Shall we try with Eco-Farm one more time?


Remember this post, way back when? When we tried to figure out a way to get on farmers’ radar about open source technology?

I just read an email saying that proposals are due tomorrow for talks and workshops. especially if you are in California (since I think it will be in person next year), would you like to maybe start with last year’s proposals and massage them to make them interesting-seeming, and partner up to propose something? It will make the 5th year I have tried to get open source on their radar, and maybe this time it will work! Waddaya say? Please ping me if you’d like to take a swing together (or of course you can just take a swing yourself). is an ok address.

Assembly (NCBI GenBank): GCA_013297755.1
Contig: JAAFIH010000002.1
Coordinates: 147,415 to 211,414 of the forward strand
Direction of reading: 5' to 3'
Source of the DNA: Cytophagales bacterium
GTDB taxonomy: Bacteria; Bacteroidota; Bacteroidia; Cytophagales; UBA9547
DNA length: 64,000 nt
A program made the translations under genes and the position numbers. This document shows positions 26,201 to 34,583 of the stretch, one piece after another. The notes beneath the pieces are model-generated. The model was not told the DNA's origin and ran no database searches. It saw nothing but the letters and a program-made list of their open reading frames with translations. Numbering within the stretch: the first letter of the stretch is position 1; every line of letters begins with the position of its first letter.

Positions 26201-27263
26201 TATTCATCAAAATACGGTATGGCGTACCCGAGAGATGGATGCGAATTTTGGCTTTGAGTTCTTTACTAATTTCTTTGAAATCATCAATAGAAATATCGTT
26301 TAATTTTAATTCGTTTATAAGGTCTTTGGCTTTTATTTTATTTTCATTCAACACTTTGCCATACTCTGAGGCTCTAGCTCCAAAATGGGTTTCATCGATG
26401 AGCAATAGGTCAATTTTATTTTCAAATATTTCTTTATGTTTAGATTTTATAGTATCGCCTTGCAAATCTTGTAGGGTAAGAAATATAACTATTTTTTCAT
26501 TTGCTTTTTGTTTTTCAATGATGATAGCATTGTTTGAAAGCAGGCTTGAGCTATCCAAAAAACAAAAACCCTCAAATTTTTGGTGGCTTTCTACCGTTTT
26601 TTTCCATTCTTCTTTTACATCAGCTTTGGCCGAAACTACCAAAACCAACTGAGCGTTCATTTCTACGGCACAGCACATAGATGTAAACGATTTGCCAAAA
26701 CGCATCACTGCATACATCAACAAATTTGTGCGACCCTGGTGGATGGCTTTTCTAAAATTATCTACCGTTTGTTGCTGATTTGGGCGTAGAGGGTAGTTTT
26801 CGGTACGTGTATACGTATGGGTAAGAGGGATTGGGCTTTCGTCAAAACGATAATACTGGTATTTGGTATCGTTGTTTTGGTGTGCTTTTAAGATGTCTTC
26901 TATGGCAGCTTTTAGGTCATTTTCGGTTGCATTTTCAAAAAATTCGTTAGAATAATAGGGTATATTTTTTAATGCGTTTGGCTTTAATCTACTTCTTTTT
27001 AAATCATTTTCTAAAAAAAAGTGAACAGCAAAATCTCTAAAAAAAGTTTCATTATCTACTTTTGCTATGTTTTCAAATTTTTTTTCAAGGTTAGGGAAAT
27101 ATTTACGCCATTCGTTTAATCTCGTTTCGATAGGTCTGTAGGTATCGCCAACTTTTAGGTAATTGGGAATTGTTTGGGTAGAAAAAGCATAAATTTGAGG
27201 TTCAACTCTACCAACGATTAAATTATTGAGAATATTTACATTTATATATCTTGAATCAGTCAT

Mo info about conference proposal:


I submitted something with the full expectation that it will be rejected, which is probably the magic recipe for getting accepted. Here it is! a mishmosh from previous proposals (if you hate it, please feel free to submit a different version of it! Deadline is in 8 hours):

Open Source Tools for Prosperous Farmers and Strong Communities